You might suspect that there is something awry with The Fifth Estate mere moments after the movie starts. In a very patronising bid to lecture the most media-savvy generation ever about how the news media actually works, a series of images spools before us.

From World Wars, the assassination of JFK, the death of Princess Diana, 911, the current economic recession, to the WikiLeaks revelations in 2010, to . . . hang on, the death of Princess Diana?! Yes, according to the makers of The Fifth Estate, the passing of a British royal in a Parisian tunnel is of equally world-shaking importance as the fall of empire, global war, and the collapse of economies.

And that’s the main problem with The Fifth Estate – it never manages to calm its shrill bombast, never stops hammering home the point that what we are watching IS VERY IMPORTANT, or slows down enough to put matters in context, a difficult enough thing to do considering that the WikiLeaks story may be stalled but it is on-going.

It’s certainly a tone that suits any portrayal of venal fantasist and narcissist Julian Assange, the WikiLeaks founder who has naturally called on star Benedict Cumberbatch to disown The Fifth Estate. You can understand his dissatisfaction because Cumberbatch is wildly successful in capturing Assange’s misanthropy and preening self-obsession. He is by far the best thing here.

Sporting a kind of blonde mane last seen on Julian Sands in the early nineties, he storms about in a perpetual strop like Harry Enfield’s teen brat Kevin as he battles first government secrecy, and then old media hacks who actually want to do crazy things like protecting the innocent and checking facts.

As we know the whole WikiLeaks saga is a very complex story of journalistic ethics, the erosion of old media processes and principles, and the exposure of political and military mendacity. It is indeed VERY IMPORTANT and to his credit, director Condon tries to anchor the sprawling narrative by zoning in on the initial friendship between Assange and Daniel Domscheit-Berg, the WikiLeaks’ spokesman who fell out badly with Assange and whose book this film is partly based on.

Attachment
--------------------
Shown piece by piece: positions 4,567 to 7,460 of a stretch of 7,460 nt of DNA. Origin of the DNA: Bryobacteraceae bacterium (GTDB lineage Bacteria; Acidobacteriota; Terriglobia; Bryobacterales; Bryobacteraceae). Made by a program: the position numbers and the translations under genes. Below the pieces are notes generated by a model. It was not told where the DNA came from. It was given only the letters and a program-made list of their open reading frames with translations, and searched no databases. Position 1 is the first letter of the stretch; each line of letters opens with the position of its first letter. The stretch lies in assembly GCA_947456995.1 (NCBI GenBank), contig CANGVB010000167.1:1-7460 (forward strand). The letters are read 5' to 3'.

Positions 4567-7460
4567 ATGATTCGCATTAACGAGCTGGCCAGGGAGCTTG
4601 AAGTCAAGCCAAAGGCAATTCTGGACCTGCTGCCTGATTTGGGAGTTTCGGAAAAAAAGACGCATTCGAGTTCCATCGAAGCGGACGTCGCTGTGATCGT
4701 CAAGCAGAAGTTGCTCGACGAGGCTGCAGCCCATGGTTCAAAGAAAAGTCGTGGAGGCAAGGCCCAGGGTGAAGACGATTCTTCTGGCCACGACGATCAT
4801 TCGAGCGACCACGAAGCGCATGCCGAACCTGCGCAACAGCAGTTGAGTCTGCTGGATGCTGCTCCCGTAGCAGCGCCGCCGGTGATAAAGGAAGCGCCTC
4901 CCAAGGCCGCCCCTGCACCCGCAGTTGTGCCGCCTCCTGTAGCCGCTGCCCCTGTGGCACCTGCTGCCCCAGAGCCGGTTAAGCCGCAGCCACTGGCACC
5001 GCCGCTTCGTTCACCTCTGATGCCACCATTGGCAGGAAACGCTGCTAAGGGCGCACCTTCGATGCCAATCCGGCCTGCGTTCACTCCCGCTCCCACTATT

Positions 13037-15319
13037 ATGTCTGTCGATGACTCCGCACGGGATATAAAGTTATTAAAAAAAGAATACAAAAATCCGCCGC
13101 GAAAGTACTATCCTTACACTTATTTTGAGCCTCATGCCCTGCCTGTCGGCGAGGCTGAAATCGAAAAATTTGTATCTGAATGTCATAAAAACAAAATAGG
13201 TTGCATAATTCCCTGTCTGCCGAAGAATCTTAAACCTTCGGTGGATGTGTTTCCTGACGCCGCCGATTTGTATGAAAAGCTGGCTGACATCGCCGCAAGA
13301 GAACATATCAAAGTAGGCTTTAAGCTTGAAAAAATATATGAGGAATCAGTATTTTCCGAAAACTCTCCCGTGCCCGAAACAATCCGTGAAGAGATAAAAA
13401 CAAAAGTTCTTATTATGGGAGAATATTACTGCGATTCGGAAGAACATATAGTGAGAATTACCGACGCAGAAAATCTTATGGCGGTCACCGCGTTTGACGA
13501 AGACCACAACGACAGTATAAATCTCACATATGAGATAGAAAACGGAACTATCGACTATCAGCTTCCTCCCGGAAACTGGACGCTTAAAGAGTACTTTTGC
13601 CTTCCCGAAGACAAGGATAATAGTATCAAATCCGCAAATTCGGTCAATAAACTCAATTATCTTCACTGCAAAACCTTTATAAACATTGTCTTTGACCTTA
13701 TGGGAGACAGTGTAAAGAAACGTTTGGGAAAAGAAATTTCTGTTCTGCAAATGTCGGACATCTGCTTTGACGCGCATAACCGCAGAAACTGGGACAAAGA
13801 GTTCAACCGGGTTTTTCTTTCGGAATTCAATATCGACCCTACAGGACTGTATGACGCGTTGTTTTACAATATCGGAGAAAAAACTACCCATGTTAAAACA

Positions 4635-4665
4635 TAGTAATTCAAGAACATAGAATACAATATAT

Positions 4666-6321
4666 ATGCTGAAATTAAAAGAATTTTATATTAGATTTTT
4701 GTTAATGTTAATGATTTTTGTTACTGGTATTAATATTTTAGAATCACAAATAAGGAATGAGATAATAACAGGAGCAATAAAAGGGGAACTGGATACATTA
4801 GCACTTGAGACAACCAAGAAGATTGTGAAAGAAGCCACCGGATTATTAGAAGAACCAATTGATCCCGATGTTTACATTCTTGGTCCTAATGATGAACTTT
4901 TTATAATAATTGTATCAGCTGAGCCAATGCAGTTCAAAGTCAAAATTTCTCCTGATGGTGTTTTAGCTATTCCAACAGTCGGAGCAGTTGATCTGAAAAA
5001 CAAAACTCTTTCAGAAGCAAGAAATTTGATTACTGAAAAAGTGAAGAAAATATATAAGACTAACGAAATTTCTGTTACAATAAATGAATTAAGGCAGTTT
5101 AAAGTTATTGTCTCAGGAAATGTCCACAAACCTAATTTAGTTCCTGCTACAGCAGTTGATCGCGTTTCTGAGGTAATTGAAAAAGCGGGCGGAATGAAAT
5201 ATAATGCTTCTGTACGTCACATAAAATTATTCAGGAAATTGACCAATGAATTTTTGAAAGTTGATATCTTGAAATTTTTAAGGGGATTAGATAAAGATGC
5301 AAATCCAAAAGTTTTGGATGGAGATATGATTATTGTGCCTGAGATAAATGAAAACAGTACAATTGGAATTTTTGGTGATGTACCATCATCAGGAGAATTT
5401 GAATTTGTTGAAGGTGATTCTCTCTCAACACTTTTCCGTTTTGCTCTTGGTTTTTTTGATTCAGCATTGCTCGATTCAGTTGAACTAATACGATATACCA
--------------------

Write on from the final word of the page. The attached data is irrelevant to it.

He is played by the normally excellent Daniel Brühl but the assiduous German actor seems unsure of how to deal with the constantly shifting slagheap of the story and a script that sounds like it was formulated in a mid-nineties USENET chatroom. Some of the sparkling gems include: “That’s all we need, another mad man with mustard gas”, “Welcome to the revolution!” and my personal favourite, “Christ! Putin will go ballistic!”

Conden’s decision to try to show what the internet actually looks like is also pointless and very silly. According to The Fifth Estate, the internet actually looks like a scene from Terry Gillian’s Brazil with endless rows of PCs with Assange’s imminently punchable face glowering behind them. Forget the disgust you may feel about leaked war logs and diplomatic cables, that was enough to make me unplug post haste.

A chance to make a movie of similar complexity and elegance as The Social Network or maybe something with the taut encroaching fear of one of Alan J Pakula paranoia thrillers has been lost. But Cumberbatch is riveting as Assange. Towards the end of The Fifth Estate, we are offered a chance to see his human side and an insight into why he became the man he is but by then his delirium of self-importance and petulance may have left you sympathetic to the monsters he did so well to fight.

Three years after WikiLeaks initial revelations, scare-mongering western powers are still squirming with false contrition about war crimes and embarrassing diplomatic leaks and Assange is still holed up as a political pawn in London.

The Fifth Estate does work on one level – it does a very good job in doing neither side any favours. The problem is that it doesn’t do the viewer any favours either.

Alan Corr